Dendrobiums are among the most commonly encountered orchids in the retail trade. Like most other cultivated orchids, dendrobiums are epiphytes, or air plants. They have well-developed water-storage organs (pseudobulbs), often called “canes” for their upright, leafy appearance. They should be potted in porous, free-draining media. There are many different types of dendrobiums available to the specialist grower.
Sufficient light is important for healthy growth and flower production. Provide bright light. In the home, an east, west or lightly shaded south window.
Leaves should be medium olive-green color. Many varieties’ leaves turn yellow and fall off, a natural process.
Provide nights of 60 to 65 F; days of 80 to 90 F. Temperatures up to 95 to 100 F are beneficial if humidity and air circulation are increased. Low temperatures (below 50 F) may cause leaf drop.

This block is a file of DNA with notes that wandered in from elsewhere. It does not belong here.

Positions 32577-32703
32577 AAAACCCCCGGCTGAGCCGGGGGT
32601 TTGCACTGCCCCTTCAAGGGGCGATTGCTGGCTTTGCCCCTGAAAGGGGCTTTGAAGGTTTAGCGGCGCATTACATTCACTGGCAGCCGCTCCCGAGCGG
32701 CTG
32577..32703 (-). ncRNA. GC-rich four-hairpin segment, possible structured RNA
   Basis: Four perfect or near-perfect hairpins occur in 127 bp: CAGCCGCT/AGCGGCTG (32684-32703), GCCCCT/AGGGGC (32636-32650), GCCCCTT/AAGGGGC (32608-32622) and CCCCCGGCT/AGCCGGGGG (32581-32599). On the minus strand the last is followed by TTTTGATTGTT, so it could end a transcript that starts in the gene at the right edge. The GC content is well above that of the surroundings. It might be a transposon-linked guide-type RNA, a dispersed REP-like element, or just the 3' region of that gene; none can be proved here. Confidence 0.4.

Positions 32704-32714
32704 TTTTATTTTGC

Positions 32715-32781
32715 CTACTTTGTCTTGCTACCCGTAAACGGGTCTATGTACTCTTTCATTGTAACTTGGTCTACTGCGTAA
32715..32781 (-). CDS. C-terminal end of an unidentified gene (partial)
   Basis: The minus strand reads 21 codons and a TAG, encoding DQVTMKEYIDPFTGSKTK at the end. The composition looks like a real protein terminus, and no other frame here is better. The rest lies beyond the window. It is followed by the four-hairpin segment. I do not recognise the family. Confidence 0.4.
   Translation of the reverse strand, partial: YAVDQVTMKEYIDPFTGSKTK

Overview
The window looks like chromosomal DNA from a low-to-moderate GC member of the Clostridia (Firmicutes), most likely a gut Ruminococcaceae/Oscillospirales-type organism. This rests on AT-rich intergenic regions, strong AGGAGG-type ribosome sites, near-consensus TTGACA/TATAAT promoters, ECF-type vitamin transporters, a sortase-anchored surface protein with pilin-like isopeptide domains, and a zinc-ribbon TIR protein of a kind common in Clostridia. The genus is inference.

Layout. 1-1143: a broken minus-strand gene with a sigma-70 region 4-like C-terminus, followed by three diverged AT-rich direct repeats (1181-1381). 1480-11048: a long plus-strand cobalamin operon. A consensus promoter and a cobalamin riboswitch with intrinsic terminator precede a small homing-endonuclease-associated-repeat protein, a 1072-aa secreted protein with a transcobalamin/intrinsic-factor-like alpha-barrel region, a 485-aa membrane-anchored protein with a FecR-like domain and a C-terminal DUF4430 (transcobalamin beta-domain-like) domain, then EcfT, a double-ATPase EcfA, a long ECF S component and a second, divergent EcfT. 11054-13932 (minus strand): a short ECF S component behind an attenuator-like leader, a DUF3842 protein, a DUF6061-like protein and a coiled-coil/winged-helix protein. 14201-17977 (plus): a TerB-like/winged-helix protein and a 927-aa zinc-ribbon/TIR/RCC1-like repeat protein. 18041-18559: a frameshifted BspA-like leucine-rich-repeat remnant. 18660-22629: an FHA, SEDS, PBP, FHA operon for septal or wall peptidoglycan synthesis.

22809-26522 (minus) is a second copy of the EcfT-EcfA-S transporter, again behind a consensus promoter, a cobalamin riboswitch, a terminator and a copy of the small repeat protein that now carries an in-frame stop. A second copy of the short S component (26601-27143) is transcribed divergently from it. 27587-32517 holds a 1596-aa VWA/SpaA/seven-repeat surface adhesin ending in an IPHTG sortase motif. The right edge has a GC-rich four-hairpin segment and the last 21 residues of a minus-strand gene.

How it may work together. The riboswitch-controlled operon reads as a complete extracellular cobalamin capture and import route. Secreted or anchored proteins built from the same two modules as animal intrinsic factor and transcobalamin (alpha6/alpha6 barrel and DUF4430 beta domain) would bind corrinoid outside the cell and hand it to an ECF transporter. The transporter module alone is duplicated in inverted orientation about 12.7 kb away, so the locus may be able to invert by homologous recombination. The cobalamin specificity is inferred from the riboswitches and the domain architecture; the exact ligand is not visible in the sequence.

Keep evenly moist while in active growth. Allow to dry between waterings after growth is mature.
In the home, place the plants on trays of gravel, partially filled with water, so that the pots never sit in water, or set a bowl of water next to your plants and allow the water to evaporate. In the greenhouse, use a humidifier if conditions are too dry.
Should be provided on a regular basis. A good general rule is to apply a balanced (such as 20-20-20) water soluble fertilizer “weakly.” That is, fertilize every week at one half of the recommended dilution.
Should be done every two to three years before mix loses consistency (breaks down). Pot firmly in a porous medium grade mix, giving aeration and ample drainage, allowing enough room for two years’ growth.
Dendrobiums grow best in pots small for the size of the plant.